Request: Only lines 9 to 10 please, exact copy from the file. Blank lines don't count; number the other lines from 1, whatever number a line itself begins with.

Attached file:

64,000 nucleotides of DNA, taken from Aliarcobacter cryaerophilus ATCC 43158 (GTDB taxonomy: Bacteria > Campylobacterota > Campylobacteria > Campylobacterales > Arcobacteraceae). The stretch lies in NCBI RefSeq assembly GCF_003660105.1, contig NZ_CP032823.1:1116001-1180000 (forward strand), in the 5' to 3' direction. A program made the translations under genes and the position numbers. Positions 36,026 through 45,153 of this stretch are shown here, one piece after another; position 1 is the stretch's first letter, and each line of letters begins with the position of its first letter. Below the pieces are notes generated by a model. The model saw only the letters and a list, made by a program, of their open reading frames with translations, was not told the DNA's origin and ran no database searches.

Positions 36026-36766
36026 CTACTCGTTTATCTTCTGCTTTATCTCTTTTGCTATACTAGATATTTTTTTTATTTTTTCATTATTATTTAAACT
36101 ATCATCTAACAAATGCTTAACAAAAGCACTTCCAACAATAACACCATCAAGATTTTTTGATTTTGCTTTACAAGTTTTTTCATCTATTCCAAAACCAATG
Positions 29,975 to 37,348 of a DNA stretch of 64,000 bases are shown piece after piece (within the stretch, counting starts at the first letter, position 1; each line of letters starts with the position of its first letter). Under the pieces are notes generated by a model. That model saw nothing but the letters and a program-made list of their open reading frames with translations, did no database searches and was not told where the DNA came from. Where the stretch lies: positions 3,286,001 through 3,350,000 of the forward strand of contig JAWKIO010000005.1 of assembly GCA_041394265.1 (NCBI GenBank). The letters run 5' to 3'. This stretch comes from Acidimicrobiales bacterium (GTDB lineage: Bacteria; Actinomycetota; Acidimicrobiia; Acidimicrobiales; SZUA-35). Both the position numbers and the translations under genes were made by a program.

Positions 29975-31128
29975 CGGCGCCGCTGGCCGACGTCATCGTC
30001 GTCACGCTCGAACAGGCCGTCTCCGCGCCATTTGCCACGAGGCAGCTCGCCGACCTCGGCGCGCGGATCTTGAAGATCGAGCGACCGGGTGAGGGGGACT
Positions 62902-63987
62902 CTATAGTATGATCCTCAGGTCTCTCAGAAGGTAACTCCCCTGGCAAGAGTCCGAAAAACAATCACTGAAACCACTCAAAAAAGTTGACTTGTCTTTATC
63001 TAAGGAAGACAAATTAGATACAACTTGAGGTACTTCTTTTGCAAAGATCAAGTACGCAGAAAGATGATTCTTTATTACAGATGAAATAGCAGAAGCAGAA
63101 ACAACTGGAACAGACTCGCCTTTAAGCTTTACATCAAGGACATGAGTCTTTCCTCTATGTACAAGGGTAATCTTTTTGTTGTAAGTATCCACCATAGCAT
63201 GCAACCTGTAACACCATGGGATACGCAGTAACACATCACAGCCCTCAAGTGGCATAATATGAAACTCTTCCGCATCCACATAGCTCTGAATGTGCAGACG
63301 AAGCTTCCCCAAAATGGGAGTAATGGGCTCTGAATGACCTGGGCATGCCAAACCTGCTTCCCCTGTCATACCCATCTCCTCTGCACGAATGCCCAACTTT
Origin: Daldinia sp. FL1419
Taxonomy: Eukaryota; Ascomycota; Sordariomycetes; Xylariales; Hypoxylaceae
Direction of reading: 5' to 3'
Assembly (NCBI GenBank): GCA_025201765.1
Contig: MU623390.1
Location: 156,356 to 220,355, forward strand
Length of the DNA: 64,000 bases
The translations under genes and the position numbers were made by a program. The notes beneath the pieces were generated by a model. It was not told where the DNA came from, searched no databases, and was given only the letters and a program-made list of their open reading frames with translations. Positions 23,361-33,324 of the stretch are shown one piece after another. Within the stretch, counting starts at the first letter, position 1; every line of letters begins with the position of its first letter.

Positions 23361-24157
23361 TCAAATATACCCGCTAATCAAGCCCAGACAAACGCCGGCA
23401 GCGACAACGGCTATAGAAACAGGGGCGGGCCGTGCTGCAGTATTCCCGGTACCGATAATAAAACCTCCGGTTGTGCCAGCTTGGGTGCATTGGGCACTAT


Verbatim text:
Positions 62902-63987
62902 CTATAGTATGATCCTCAGGTCTCTCAGAAGGTAACTCCCCTGGCAAGAGTCCGAAAAACAATCACTGAAACCACTCAAAAAAGTTGACTTGTCTTTATC